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Old 08-05-2014, 08:25   #271
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Re: Do Multihullers Ever go Back?

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Originally Posted by weavis View Post
I dont find Angelina Jolie attractive. Is life over for me?
sigh.
No, maybe you are changing sides, like multihulls versus monohulls or the other way around no wrong in that.

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Old 08-05-2014, 09:19   #272
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Re: Do Multihullers Ever go Back?

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No, maybe you are changing sides, like multihulls versus monohulls or the other way around no wrong in that.
Naah. I think I just dont find her attractive....
I feel better now.
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Old 08-05-2014, 09:27   #273
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Re: Do Multihullers Ever go Back?

She is, unfortunately, plasticine in a gown.

i dont' find her attractive either. Her lips are too big.

Not like my girl Lucy:

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Old 08-05-2014, 09:46   #274
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Re: Do Multihullers Ever go Back?

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What was the purpose in posing that photo, serious question, trying to understand the message.
It's an interesting multi-hulled ketch showing shallow draft and demonstrating the ability to remain upright on a mud flat. Presumed sailors would pick up on that instead of me saying the obvious.
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Old 08-05-2014, 09:53   #275
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Re: Do Multihullers Ever go Back?

@mark picked that up right away, no biggie observation. thanks
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Old 08-05-2014, 10:09   #276
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Re: Do Multihullers Ever go Back?

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Originally Posted by markpierce View Post
It's an interesting multi-hulled ketch showing shallow draft and demonstrating the ability to remain upright on a mud flat. Presumed sailors would pick up on that instead of me saying the obvious.
Enter lesson No7 about internet chat rooms...even if you posted the obvious: 1/4 won't see/get it, 1/4 will disagree with it and attack your mother, 1/4 will change the subject to something totally unrelated to what is being discussed and then 1/4 will contribute to the discussion....heck....I'm not even sure where I fall in most of the times...ha ha ah
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Old 08-05-2014, 10:19   #277
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Re: Do Multihullers Ever go Back?

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Enter lesson No7 about internet chat rooms...even if you posted the obvious: 1/4 won't see/get it, 1/4 will disagree with it and attack your mother, 1/4 will change the subject to something totally unrelated to what is being discussed and then 1/4 will contribute to the discussion....heck....I'm not even sure where I fall in most of the times...ha ha ah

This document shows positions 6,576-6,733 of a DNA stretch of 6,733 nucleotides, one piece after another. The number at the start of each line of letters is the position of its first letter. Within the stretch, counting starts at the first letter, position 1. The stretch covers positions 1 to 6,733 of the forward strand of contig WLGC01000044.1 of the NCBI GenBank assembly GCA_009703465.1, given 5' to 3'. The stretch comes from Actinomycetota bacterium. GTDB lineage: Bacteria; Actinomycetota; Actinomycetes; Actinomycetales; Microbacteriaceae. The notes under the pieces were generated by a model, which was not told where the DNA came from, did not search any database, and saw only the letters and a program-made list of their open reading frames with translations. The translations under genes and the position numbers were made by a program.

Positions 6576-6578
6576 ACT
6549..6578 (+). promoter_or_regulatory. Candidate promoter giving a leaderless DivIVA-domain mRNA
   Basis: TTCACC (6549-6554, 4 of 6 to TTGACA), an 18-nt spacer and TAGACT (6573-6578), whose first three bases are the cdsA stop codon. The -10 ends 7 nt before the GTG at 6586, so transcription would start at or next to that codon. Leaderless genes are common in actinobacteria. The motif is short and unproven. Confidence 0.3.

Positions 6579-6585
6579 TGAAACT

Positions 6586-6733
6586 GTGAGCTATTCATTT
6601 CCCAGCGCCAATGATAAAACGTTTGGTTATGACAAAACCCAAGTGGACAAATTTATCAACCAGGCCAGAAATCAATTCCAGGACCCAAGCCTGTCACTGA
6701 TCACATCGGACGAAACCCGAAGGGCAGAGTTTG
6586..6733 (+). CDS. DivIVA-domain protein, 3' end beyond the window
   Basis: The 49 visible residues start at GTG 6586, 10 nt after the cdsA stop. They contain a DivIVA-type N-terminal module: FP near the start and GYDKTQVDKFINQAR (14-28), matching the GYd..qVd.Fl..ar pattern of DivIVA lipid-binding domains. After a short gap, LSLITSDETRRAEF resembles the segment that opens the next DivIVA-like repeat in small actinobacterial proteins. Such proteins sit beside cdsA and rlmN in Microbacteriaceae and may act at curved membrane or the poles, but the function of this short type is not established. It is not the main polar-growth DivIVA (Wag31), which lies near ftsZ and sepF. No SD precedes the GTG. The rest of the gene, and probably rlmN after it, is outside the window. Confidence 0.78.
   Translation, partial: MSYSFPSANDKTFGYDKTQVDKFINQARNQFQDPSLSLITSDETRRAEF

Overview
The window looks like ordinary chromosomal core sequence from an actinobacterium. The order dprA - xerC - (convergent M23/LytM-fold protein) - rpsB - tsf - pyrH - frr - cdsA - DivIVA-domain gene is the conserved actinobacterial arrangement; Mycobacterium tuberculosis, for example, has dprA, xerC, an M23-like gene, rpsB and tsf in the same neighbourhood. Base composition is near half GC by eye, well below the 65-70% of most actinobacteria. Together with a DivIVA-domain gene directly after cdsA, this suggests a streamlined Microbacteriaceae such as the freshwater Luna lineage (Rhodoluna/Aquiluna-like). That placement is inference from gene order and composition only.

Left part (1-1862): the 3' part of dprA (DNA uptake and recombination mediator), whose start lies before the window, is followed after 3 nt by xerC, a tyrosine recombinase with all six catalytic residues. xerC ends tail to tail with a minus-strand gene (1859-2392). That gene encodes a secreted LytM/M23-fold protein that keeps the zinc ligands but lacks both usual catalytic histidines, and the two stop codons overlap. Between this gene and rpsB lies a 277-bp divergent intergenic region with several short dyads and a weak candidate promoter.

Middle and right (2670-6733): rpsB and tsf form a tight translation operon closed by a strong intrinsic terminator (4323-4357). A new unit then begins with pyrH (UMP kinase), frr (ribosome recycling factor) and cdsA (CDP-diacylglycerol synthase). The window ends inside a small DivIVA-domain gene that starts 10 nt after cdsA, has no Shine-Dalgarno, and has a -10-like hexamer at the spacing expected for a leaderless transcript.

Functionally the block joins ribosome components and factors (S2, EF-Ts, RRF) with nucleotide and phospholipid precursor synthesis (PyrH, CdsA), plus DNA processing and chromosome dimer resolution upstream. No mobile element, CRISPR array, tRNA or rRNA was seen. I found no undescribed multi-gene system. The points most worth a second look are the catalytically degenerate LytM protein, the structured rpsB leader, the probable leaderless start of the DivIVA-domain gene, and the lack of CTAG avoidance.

Did you know Angelina Joli flies a Cirrus?
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Old 08-05-2014, 10:22   #278
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Re: Do Multihullers Ever go Back?

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Did you know Angelina Joli flies a Cirrus?
wow…look at that display:

Cirrus Aircraft

A jeanneau with wings.
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Old 08-05-2014, 10:43   #279
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Re: Do Multihullers Ever go Back?

Hardly a Jeanneau with wings monkey...that is an extremely well built aircraft that few can rival.
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Old 08-05-2014, 10:44   #280
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Re: Do Multihullers Ever go Back?

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Originally Posted by steve.garlick View Post
Thought I'd offer a different point of view. After a history of being dedicated multihullers (my wife and I raced a Nacra 5.8, sailed several Farrier tri's ), we bought a 44' Chamberlain cat as our first cruising boat. It was a disaster on many levels. It was too big for my wife and I to easily handle, it cost a fortune to haul and dock fees were high. It required way too much maintenance, and while being fast, it was unenjoyable to sail. It felt like sailing a truck, with no feel of 'being in the groove'. We sold it after 6 months, realising we'd bought the wrong boat for us.

We also realised that the smallest boat you can live aboard is the best for many reasons (we are retiree's on a limited budget). We have now been living in the Med for 2 years on a 40' mono. We love the boat, it is a cruising classic (A Bowman 40). It has impeccable sea-worthiness and is a delight to sail. We can get it into and out of the small harbours, ports and anchorages here. We've sailed in horrible conditions (50 knot meltemi winds with short 4m chop) and the boat has handled it impeccably.